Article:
Disobedient Child = Angry Dad

During the first few years of being a Dad, I wanted fingertip control of my kids. I wanted it so bad. But, I didn’t get it. And when I didn’t get it, when my son would disobey me, my brain would short circuit. I’d be beside myself in disbelief. And I would get angry.

“What’s wrong with this kid”
“Is he trying to mess with me”
“What doesn’t he understand about, no”
“Does he speak a different language than us?”
“I just said no, I know he heard me?”

The worst of it was the intentional defiance. It killed me. It made my blood boil. I saw it as complete and utter disrespect. He knows what I just said, yet he keeps doing it. He’s basically telling me that I’m a worthless parent that couldn’t control him if I tried. There he is looking at me, smiling and taunting me. There he is daring me to do something. There he is telling me he doesn’t care what I think! And then would come the anger, so much anger!!!

Yes, I could get really angry. Angry because, and here is the truth of it, a little child was making me feel powerless. Disrespecting me! I would think:

This isn’t right. This is unacceptable! There is no way I was going to stand for this! I’ve already felt enough powerlessness in my life, and I’m sure as hell not going to let a little child make me feel this way. I’m the adult now. I get to be in charge! I’m in control…And he is going to listen to me…or ELSE!

Yikes! Where did that come from?

Well, where do you think it comes from? Serious question.

Where do we learn these lessons about children, that children are untrustable, disrespectful, and up to something? Where do we experience such powerlessness in our lives that we hunger for so much control over our little children? I have my own theories, but I’d like to hear from you.

Looking back, I’m embarrassed about how I could have thought like this. At the time, I didn’t know much about childhood development and impulse control. I didn’t realize that toddler age children simply act from a place of honesty and innocence. There are no bad intentions, no manipulation. They don’t have the cognitive functioning to behave in those ways. It took me a while to trust in the goodness of my child. But once I did, it was an absolute game changer. Things are so much better now. For everyone!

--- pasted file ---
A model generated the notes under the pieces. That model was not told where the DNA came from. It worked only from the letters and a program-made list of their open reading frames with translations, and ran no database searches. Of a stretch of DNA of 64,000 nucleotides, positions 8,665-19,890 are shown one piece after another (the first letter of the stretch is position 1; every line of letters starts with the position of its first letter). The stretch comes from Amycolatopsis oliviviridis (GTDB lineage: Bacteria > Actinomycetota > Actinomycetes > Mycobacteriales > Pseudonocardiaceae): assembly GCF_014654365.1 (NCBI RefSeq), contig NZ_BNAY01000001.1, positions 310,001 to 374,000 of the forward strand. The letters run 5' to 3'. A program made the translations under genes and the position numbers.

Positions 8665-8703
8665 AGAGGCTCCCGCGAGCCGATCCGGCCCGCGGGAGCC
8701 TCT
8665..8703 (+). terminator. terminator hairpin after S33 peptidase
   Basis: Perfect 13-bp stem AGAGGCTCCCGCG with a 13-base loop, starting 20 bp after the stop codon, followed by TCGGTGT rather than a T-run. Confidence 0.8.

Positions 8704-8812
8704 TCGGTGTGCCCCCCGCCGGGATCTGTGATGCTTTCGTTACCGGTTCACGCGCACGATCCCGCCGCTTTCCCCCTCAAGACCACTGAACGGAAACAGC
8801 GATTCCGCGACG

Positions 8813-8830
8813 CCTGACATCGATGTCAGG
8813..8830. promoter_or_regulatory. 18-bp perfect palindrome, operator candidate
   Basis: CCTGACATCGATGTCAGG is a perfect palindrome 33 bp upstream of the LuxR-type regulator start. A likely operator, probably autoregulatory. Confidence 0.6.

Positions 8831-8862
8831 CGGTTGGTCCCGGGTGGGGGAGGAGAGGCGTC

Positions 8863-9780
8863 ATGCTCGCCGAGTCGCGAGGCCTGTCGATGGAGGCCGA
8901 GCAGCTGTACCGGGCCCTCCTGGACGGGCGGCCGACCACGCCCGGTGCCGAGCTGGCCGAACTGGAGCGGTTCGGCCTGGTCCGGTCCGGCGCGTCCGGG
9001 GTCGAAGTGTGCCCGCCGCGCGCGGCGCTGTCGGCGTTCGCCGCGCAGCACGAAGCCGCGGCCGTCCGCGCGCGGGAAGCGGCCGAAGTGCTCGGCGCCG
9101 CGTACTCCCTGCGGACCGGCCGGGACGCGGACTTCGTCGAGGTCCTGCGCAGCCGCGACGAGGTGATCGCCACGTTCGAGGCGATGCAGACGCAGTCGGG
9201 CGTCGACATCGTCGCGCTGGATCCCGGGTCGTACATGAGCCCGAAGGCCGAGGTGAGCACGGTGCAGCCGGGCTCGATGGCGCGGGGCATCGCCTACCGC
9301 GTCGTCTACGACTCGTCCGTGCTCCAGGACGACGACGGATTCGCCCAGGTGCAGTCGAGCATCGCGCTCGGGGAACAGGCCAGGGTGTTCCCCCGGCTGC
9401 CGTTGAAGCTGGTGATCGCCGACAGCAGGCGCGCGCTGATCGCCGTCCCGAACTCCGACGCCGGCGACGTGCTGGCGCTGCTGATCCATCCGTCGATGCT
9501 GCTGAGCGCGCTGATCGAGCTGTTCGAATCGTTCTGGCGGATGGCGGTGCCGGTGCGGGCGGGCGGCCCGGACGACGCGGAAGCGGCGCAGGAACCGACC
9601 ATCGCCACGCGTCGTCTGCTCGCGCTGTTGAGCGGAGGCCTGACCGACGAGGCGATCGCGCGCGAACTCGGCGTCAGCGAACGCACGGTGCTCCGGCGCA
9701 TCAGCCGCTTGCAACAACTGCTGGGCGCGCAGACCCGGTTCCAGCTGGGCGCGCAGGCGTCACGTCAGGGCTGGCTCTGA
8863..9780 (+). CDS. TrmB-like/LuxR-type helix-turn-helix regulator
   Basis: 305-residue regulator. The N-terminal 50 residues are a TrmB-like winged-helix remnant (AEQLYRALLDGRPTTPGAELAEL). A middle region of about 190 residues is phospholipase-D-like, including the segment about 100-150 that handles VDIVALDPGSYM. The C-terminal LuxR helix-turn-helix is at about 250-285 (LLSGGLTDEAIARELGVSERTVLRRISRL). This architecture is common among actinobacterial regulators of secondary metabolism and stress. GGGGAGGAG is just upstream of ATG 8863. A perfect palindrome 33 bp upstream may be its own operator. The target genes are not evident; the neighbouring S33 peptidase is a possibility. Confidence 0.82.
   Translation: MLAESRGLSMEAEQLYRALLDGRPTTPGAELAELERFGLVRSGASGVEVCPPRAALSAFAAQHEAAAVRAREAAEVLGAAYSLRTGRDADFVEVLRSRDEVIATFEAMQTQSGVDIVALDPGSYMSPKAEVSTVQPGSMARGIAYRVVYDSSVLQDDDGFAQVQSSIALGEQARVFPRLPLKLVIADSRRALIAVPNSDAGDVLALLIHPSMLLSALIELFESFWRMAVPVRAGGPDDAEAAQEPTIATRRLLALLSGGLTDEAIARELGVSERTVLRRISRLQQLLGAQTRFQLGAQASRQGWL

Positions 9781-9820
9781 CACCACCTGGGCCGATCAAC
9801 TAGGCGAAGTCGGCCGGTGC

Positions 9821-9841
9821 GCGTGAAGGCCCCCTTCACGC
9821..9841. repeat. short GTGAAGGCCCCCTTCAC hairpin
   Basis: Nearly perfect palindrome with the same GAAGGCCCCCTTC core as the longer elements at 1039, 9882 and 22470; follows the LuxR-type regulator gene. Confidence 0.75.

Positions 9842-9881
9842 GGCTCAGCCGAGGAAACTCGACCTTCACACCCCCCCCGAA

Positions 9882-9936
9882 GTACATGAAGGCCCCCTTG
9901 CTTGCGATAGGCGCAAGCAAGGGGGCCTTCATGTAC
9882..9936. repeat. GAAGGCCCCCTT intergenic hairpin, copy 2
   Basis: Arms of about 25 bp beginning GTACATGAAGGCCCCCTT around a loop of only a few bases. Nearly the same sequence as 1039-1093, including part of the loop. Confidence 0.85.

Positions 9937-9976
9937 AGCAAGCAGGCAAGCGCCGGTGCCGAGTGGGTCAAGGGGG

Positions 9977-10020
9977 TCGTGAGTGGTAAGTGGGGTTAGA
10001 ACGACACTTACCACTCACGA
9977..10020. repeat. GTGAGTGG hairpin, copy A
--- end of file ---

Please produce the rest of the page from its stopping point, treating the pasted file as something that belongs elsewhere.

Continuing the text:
Here is a heads up. If you think your child is thinking these negative thoughts about you. If you think your child is messing with you, or manipulating you…I’ve got news. They aren’t. Their needs are basic and straight-forward. For children, behavior is communication, and it’s a language you need to learn.

If you are having a hard time with this. I get it. I’ve been there. I’d be more than happy to help you frame things in a different, more positive way. One thing I know for sure is that anger is not the answer. Dr. Laura Markham agrees and gives some useful tips on dealing with anger here.

If I can do it, so can you. I am proof that our parenting can evolve. I went from trying to snuff out unacceptable behaviours to trying to help my kids problem solve instead. At first it felt really incomplete to “let misbehaviours go unpunished.” It felt unnatural not to respond with a show of power. But trusting that my kids were good, meant that guidance rather than punishment was more appropriate. Cooperation rather than domination was more effective. I did a reversal on how I saw my kids, and how I interacted with my kids. It has gone a long way and my kids have really responded. Ironically, their behaviour now is much better than when I was so concerned about their behaviour. I feel better, they feel better. It’s a win win really.

If you are having a hard time with this and are reacting in ways you’d rather not, book some time to talk with me. I can help you.

In truth and love,

 

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